Battery ingestion risks:
Most cases of battery ingestion are serious. There are cases of death or burning or puncture in the esophagus or trachea accompanied by serious complications, such as the need for surgical intervention.
These complications occur when the battery is attached to the esophagus and is not removed within two hours, forming a kind of alkaline fluid that causes serious complications. Placing the battery in the nose or ear is also dangerous and requires the battery to be removed as quickly as possible.
Beware of lithium batteries in particular!!
It is the most dangerous type of battery, because of its relatively large surface area (similar to the size of a coin) makes it vulnerable to the digestive system of the child and burns faster than other batteries, especially in young children.
You can identify the lithium battery by letters and numbers engraved on them: CR, BR, or DL, followed by one of the following numbers: 2032, 2025, or 2016.
Where are batteries found?
• Remote controls.
• Clocks and calculators.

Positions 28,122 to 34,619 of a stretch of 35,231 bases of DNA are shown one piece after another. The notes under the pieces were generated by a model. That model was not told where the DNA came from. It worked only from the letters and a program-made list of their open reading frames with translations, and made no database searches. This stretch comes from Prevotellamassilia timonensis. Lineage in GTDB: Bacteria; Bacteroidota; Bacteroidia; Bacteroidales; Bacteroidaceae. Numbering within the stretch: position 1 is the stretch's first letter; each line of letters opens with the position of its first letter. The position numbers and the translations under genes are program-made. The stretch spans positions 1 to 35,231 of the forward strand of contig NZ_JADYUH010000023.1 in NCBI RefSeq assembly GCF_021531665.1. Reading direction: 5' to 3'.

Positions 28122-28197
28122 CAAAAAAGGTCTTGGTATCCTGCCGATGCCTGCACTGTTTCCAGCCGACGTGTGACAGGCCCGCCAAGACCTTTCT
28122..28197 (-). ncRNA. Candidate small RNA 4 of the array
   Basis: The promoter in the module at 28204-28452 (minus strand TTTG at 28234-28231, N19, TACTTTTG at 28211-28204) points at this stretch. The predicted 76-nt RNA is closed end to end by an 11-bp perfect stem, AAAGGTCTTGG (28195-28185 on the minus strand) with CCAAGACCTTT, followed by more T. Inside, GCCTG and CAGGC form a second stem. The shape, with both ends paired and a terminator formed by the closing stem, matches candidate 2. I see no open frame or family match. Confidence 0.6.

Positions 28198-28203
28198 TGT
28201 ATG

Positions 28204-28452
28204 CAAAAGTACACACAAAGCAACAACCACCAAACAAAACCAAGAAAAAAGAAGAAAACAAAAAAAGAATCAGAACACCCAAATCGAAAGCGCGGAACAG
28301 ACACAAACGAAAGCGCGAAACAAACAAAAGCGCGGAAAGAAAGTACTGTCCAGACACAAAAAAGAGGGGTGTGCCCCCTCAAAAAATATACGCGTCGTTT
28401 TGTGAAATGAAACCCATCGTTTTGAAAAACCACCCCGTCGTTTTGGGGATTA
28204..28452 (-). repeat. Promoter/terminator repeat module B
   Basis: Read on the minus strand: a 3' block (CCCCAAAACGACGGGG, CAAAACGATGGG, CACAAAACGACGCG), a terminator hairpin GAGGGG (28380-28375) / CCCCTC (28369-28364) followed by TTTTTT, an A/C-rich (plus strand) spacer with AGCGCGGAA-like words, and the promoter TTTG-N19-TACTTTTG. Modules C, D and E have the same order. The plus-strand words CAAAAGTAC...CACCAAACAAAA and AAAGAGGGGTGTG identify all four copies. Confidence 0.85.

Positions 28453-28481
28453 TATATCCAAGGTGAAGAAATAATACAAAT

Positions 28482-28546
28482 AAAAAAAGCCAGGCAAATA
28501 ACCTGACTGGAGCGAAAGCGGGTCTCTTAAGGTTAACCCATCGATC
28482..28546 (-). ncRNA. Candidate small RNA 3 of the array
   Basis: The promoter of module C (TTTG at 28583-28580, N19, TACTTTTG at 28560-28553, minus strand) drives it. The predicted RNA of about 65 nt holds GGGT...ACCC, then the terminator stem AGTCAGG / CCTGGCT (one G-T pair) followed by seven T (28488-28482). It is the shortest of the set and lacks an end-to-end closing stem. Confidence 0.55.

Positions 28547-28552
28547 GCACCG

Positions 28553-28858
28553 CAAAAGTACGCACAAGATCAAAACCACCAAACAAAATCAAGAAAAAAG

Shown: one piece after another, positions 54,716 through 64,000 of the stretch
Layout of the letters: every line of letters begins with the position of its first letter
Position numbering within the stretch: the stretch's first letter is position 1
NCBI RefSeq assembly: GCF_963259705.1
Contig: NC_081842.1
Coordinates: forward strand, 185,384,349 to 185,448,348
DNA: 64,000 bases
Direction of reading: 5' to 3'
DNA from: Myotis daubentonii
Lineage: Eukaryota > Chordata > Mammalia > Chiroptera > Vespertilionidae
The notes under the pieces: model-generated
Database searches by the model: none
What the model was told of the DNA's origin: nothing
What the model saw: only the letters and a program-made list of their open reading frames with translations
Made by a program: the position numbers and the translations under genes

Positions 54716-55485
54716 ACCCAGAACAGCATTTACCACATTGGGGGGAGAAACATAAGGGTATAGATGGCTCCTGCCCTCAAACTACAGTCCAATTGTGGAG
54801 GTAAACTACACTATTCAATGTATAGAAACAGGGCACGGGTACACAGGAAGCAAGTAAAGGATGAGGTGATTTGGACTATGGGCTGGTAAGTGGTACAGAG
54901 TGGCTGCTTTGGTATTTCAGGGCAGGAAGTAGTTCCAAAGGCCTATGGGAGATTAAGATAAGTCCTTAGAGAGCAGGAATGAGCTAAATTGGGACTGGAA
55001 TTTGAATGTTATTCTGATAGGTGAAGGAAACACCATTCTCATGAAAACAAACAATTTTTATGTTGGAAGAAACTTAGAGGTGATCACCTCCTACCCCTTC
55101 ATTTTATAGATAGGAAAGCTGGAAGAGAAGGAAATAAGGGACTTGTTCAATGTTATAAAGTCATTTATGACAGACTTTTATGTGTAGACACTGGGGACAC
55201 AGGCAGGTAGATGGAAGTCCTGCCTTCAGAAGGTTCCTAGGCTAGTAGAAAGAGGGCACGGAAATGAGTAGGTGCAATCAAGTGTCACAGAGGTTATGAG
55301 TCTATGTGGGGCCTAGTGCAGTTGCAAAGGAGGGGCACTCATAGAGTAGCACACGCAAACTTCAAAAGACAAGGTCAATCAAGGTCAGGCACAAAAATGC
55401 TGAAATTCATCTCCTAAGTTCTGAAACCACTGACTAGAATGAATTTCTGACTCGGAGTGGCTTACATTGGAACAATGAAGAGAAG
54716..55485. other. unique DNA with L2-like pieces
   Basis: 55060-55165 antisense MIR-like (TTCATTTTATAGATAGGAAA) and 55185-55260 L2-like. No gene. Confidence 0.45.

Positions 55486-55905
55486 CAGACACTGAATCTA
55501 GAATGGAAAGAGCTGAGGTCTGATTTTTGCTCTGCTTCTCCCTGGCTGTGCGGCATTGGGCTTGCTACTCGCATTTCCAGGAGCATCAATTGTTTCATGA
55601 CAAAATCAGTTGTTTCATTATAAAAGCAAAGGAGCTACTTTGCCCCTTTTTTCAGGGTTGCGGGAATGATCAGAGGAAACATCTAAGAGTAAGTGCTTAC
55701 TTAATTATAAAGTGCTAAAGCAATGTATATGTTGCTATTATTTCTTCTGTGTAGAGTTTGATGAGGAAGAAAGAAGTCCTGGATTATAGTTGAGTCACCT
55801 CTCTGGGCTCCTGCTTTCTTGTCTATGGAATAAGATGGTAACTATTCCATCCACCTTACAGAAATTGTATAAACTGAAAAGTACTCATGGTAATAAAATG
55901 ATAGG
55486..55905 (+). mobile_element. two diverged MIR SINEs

• Scales / cameras.
• Mobile phones and computers.
• Some greeting cards or children books that make a sound when opened.
• Medical devices (e.g., blood glucose meter, digital thermometer).
• Electronic toothbrushes, and most home appliances that run on batteries.
Tips to avoid battery risk:
• Place the batteries away from your baby's reach.
• Avoid buying games that do not have a metal nail securing the battery compartment.
• Close the covers that can be opened with a tight tape.
• Be especially careful of devices that have large batteries.
• Do not change the batteries in front of your child.
If your child swallows a battery:
Take him directly to the nearest emergency room, even if he has no symptoms. Avoid trying to make him vomit or give him any drink or food. In most cases, your child will have X-ray in the hospital to make sure the battery does not stick to the esophagus.